We start our kids early to school here - he started aged four and a half - and so it was crucial to get the ball rolling early. In the part of the UK we live in the National Health Service liaises with the education system with these kinds of needs, and so we were keen to have something in place for him early in the School year. As it happens, with a very helpful head teacher, a very sympathetic and skilled class teacher and good work on the part of the assessment team, we had a dedicated special needs assistant in the classroom with him by mid-Autumn. He just thinks she's a teacher and we have a sense he may not need that level of assistance after a few years, but each kid is different and who knows.

Point being regarding your question: get moving as soon as possible, push for the help if there is resistance, and establish educational needs asap (mainstream versus dedicated schooling; assistance or simply information for teacher; exercises and help at home). And that I know of, the Aspergers diagnosis has simply been redefined as a kind of ASD now (I'm not sure about that).

By the way, he can be cheeky as anything and is not the most articulate, but all in all we have a lovely lad on our hands with a good circle of friends that he has built himself and a great sense of humour. He is going to have it very tough, but he's no disaster. We count ourselves very lucky to have him in our lives.


Having just gone through the autism evaluation process with a four year old, the process does feel a little silly and inexact if your child is just "showing a few signs". Parental evaluations are weighted rather heavily when your child is young, so it feels like you're providing incriminating evidence to the prosecution every time you describe your child's behavior.

The diagnosis isn't really that useful to me, what I want is the resources and knowledge to help my child thrive. For instance, my child is socially awkward with his peers. There are programs where my kid can get together with other kids that have the same difficulties and work together in a group setting. There are classes like "Teach me how to play at recess" and other things that seem oddly specific yet are the exact things I don't know how to help my child with. Child development psychologists know about all of these resources and can help you find ones that are appropriate for your family.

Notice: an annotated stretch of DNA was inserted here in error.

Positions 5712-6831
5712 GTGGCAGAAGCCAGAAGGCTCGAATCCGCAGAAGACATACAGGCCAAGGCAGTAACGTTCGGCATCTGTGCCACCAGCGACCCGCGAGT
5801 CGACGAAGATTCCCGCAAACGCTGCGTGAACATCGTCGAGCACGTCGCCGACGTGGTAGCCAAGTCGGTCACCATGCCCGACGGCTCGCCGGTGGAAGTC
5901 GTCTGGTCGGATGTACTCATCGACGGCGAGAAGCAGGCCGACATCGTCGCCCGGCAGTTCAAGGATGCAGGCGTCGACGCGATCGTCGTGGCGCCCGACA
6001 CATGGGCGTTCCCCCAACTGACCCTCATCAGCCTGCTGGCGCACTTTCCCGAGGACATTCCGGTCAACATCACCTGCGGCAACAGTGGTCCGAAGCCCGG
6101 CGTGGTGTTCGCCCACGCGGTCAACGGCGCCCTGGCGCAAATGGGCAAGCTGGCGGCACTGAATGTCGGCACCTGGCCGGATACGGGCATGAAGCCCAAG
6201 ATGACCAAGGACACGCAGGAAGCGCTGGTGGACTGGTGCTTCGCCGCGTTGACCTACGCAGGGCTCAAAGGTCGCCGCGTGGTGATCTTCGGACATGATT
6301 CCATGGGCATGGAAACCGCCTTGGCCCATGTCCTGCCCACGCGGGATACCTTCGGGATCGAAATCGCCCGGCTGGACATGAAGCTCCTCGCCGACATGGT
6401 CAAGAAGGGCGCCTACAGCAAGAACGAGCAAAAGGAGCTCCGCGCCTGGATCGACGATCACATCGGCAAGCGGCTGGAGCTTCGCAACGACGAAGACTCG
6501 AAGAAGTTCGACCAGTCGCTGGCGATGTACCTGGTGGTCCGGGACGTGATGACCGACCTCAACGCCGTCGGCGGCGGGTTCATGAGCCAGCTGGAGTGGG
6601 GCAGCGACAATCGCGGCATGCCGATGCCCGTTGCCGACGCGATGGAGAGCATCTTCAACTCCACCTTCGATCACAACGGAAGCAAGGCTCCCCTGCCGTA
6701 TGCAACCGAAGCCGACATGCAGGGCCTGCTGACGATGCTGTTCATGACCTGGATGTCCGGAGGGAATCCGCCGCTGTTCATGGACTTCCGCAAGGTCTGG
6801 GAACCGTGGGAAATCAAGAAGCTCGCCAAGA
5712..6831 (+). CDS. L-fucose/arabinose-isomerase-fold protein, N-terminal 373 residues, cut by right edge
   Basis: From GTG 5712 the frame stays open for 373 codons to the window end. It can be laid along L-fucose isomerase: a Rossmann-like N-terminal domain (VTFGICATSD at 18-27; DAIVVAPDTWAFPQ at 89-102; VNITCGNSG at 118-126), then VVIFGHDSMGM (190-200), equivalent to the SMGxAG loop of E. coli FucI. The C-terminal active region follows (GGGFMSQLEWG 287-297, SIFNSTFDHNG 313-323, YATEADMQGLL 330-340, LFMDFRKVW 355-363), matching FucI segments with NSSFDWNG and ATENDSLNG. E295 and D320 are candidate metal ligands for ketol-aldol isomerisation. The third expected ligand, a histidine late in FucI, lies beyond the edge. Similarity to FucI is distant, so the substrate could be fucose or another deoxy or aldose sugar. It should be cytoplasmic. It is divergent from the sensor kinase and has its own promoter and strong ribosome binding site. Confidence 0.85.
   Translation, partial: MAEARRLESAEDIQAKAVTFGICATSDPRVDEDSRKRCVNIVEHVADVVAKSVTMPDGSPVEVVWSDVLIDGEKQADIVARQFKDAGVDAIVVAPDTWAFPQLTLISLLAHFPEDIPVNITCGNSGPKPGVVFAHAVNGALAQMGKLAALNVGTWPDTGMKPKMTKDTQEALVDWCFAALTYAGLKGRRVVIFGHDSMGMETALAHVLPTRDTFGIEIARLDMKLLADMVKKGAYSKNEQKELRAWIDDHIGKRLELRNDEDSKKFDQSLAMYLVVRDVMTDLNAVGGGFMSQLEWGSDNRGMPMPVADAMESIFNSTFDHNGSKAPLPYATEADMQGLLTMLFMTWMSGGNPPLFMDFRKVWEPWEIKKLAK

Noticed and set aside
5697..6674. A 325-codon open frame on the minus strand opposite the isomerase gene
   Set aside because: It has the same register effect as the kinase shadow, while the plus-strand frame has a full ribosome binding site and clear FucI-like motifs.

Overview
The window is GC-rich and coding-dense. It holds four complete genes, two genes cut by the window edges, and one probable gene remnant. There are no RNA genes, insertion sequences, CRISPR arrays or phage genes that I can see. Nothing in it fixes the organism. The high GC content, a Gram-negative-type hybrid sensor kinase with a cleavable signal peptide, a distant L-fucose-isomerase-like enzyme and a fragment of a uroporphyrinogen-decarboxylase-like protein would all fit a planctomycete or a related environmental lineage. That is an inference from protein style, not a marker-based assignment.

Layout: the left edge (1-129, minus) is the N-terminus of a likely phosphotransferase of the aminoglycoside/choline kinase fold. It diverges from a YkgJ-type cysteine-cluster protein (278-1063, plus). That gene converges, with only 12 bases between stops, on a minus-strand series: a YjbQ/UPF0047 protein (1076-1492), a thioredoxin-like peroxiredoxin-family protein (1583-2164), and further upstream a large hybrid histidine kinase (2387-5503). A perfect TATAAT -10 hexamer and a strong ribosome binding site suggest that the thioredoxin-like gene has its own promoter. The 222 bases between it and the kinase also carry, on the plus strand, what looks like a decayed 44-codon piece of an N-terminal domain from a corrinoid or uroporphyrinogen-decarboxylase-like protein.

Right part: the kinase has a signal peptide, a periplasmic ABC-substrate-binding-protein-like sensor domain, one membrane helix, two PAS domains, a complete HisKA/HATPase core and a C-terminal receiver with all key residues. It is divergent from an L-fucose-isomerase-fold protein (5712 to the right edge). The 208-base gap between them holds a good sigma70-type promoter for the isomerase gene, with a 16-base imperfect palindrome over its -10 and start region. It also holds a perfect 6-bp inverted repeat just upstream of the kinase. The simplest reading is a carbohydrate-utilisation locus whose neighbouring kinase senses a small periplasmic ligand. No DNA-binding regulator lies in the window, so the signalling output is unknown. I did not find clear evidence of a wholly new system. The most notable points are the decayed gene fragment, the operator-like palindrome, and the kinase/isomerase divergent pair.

Pay no attention to the psychobabble about such things. Everyone has a different way of thinking and the proper thing to do is to adapt to whatever the child is capable of.

The mind has two basic functions: ordering and grouping. Children who are heavily focused on ordering may seem to be defective to you because they pay no attention to you. It is a mistake to think this. Just because the child does not pay attention to you, does not mean something is wrong with it. In fact, I wish I paid less attention to my parents. You should also not assume that the child does not "hear" you, if they do not respond. It is one thing to understand, another to respond. With a child that is a linear thinker, an orderer, they will focus on only one thing at a time. Trying to get them to do several things at once is a mistake.

  • 3
    While I agree that adapting to the child is most important, I don't feel that rejecting the knowledge of professionals who have a better understanding of how brains of people with similar conditions work is helpful in that regard.
    – barbaz
    Commented May 7, 2014 at 11:35
  • I am not a psychologist, but I have had enough experience with them to know that in some cases, such as this one, it is counterproductive to resort to them. A clinician will always default to finding something wrong with a child. In some cases this can be useful, but here, the child is essentially healthy and "treating" the child will only make the situation worse.
    – Dr. Spock
    Commented Oct 2, 2014 at 19:12